On January 10, 2017, the United States Court of Appeals for the Third Circuit held that “sub-group” disparate-impact claims are cognizable under the Age Discrimination in Employment Act (ADEA). Karlo v. Pittsburg Glass Works, LLC, 2017 WL 83385 (3d Cir. 2017). Specifically, the Court ruled that a group of workers aged 50 and older could bring disparate-impact claims alleging that a reduction in force (RIF) by Pittsburg Glass Works, LLC hit them harder than coworkers in their 40s.

Plaintiffs in the Karlo case claimed to have identified a policy that disproportionately impacted employees older than 50, a subgroup of the protected class. The Third Circuit concluded that the plaintiffs stated a viable claim under the ADEA.

As the Third Circuit explained, “[d]isparate impact claims in ADEA cases ordinarily evaluate the effect of a facially neutral policy on all employees who are at least forty years old – that is, all employees covered by the ADEA.” Therefore, “the ADEA ‘does not permit the victim of a facially neutral discriminatory policy to be told that he has not been wronged because other persons aged forty or older were preferred.”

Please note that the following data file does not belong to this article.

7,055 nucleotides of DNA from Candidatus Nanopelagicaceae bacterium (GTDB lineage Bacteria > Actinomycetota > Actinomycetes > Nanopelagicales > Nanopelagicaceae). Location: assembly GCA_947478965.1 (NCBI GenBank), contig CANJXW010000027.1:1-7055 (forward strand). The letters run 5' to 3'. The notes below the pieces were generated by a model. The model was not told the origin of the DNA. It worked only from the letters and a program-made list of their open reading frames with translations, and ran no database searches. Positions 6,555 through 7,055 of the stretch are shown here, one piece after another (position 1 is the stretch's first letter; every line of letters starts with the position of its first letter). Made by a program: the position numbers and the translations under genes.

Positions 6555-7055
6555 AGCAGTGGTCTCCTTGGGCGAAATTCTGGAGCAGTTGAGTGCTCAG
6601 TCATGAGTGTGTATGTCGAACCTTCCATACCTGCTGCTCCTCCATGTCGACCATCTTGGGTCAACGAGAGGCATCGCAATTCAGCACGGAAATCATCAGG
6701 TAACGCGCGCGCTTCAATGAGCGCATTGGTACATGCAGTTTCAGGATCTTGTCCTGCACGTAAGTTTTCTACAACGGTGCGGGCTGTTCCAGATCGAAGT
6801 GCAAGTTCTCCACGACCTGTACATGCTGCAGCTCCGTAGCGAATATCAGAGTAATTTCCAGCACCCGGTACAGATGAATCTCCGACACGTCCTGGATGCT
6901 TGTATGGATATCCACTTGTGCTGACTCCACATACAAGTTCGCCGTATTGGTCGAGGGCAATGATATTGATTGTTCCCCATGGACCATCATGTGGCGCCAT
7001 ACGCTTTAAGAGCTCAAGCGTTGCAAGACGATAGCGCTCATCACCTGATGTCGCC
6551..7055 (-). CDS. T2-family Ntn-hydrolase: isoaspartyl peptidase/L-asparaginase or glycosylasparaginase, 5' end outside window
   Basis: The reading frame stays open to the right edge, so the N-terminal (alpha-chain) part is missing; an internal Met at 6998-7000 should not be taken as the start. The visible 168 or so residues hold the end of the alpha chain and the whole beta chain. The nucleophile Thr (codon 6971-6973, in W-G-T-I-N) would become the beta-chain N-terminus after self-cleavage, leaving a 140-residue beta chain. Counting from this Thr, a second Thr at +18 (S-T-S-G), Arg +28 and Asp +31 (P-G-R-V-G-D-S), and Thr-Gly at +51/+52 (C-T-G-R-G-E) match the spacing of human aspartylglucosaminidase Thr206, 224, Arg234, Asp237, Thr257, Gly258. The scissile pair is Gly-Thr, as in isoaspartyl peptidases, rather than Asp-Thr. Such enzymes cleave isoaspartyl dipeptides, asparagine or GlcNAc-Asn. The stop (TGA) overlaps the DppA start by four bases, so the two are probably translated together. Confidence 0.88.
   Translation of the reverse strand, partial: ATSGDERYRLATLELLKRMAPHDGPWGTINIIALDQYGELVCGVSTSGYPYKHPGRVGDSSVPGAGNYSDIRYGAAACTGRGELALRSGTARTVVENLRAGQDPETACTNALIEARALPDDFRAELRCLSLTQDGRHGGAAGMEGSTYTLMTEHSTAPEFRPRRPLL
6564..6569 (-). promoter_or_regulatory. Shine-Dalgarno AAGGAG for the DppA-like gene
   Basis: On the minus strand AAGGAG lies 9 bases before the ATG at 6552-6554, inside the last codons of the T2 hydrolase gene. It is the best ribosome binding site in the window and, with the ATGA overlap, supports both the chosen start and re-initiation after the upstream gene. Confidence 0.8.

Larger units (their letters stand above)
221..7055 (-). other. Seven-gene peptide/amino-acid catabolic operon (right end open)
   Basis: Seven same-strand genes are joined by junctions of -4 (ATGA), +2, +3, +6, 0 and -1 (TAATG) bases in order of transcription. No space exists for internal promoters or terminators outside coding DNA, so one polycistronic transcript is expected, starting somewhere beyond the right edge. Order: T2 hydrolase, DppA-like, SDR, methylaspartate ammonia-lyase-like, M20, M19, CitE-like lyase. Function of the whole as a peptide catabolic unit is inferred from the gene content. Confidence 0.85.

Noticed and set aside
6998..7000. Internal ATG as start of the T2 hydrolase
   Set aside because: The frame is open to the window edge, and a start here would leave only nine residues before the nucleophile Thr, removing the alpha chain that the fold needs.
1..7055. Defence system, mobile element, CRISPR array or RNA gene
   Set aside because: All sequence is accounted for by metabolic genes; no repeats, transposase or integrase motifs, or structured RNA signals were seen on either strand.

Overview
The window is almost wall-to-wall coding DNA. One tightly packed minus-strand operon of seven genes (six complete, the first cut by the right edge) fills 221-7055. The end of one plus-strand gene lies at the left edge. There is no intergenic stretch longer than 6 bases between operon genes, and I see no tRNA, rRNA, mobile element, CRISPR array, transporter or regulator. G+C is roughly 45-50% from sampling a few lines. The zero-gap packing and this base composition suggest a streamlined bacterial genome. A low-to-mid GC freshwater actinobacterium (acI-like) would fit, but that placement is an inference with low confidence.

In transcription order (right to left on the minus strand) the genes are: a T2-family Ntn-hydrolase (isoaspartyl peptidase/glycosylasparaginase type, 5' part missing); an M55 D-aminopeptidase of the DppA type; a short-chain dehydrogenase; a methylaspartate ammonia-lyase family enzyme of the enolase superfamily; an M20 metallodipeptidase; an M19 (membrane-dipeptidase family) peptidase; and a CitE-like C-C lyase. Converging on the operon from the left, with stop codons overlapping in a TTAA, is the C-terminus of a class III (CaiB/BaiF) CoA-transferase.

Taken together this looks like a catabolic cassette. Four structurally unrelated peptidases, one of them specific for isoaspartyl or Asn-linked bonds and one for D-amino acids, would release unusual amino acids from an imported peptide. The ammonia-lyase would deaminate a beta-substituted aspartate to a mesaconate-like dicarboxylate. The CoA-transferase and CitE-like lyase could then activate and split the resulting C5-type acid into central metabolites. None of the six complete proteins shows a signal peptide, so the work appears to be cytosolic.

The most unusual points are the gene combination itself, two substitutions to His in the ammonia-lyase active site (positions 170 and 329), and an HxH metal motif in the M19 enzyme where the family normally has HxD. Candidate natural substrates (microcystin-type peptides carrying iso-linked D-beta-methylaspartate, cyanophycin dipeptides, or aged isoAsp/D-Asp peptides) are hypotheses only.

The Court went on to hold that an ADEA disparate-impact claim may be demonstrated with various forms of evidence, including 40 and older comparisons, subgroup comparisons, or more sophisticated statistical modeling, so long as that evidence meets the usual standards of admissibility. The Court reasoned that not recognizing subgroups above age 40 would ignore significant age-based disparities.

The Third Circuit’s decision creates a split among the federal appeals courts on whether the ADEA permits disparate impact claims by “subgroups” of workers within the “40 and over” class protected by the law. The Third Circuit examined conflicting decisions from the Second, Sixth and Eighth Circuits, but concluded those decisions “primarily relied on policy considerations that [it] did not find persuasive.”

The decision will likely complicate employers’ ability to effectuate workforce reductions. Now, at least within the Third Circuit, rather than looking at the effects on all 40 and older workers collectively, employers will need to check for and avoid age-based impacts across narrower age sub-groups. Fortunately, however, even if a plaintiff can establish a prima facie case of disparate treatment, an employer can still defend the claim by proving that the challenged practice was based on reasonable factors other than age.